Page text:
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MMWR
Synopsis for January 4, 2002

The MMWR is embargoed until 4:00 PM EST.

  1. Raccoon Roundworm Encephalitis Chicago, Illinois, and Los Angeles, California, 2000
  2. Multidrug-Resistant Streptococcus pneumoniae Southwest Georgia, December 2000



Notices to Readers

Update: Supply of Diphtheria and Tetanus Toxoids and Acellular Pertussis Vaccine
Diphtheria and tetanus toxoids and acellular pertussis vaccine (DTaP) remains in short supply, and the shortage will continue into mid-2002.

Contact: Kris Bisgard, M.D.
CDC, National Immunization Program
(404) 6398773


Synopsis for January 4, 2002

Raccoon Roundworm Encephalitis Chicago, Illinois, and Los Angeles, California, 2000

Severe or fatal encephalitis occurs in birds and people and can be caused by Baylisascaris procyonis (BP), a common roundworm found in the small intestine of raccoons.

 
PRESS CONTACT:
Peter Schantz, M.D.

CDC, National Center for Infectious Diseases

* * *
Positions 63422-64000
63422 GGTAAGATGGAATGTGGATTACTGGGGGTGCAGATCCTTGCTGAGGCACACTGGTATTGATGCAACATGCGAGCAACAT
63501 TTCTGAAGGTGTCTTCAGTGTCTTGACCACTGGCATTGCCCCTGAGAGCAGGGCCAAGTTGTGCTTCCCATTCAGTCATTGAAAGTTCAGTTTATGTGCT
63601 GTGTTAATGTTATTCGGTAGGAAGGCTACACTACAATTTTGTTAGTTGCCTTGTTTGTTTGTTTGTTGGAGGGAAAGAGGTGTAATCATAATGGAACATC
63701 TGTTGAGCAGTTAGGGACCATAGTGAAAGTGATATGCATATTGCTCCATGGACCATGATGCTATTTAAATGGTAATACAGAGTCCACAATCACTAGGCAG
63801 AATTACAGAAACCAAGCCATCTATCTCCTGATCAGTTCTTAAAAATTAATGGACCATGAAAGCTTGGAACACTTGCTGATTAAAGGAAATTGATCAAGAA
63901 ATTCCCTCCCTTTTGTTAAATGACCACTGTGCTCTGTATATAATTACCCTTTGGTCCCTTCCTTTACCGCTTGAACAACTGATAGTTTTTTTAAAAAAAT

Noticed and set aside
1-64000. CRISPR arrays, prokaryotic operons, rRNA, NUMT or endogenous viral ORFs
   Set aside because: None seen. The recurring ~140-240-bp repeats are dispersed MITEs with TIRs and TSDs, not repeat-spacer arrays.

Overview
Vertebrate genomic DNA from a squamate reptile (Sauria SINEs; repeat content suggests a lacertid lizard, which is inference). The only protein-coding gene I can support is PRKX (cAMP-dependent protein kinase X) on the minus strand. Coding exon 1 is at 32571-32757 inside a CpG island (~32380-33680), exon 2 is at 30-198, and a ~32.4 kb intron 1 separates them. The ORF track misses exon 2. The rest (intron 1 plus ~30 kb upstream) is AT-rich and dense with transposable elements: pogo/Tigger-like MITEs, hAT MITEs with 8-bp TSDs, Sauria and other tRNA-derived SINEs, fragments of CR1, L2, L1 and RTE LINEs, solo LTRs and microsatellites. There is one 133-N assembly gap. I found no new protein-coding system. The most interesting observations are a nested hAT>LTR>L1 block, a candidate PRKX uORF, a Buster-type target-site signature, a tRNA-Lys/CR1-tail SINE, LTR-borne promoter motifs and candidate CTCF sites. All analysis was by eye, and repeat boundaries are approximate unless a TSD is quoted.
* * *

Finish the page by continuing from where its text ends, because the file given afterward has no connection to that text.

(770) 4887767
 

Two cases of BP encephalitis were identified in 2000 in residents of Chicago and Los Angeles. In Chicago, a 2-1/2 year old boy remains severely neurologically disabled as a result of infection with BP. In Los Angeles, a 17 year old boy with the disease remains in a coma. In addition to the aforementioned cases, at least 12 cases of severe or fatal BP encephalitis have been identified since 1984 in the United States. Ten of the 12 cases occurred in children. Raccoons infected with BP have been found throughout the United States.

 

Multidrug-Resistant Streptococcus pneumoniae Southwest Georgia, December 2000

Prevnar should be considered for children, younger than 2 years old, who attend group day care centers.

 
PRESS CONTACT:
Susan Wootton, M.D.

CDC, Epidemiology Program Office
(404) 6572588
 

A recently-licensed vaccine called Prevnar protects young children from serious infections caused by a bacterium called Streptococcus pneumoniae, or pneumococcus. Antibiotic resistance is common in these bacteria and infections may be difficult and costly to treat. For this reason, prevention of infection is important. Children who attend child care centers are twice as likely as those who do not attend child care centers to develop serious infections with antibiotic-resistant pneumococci and are a group for which the vaccine should be considered. In a recent survey of parents whose children attended a child care center in rural south Georgia, two-thirds of parents were not aware of Prevnar. Other measures that help prevent antibiotic-resistant pneumococcal infections include appropriate use of antibiotics.

 


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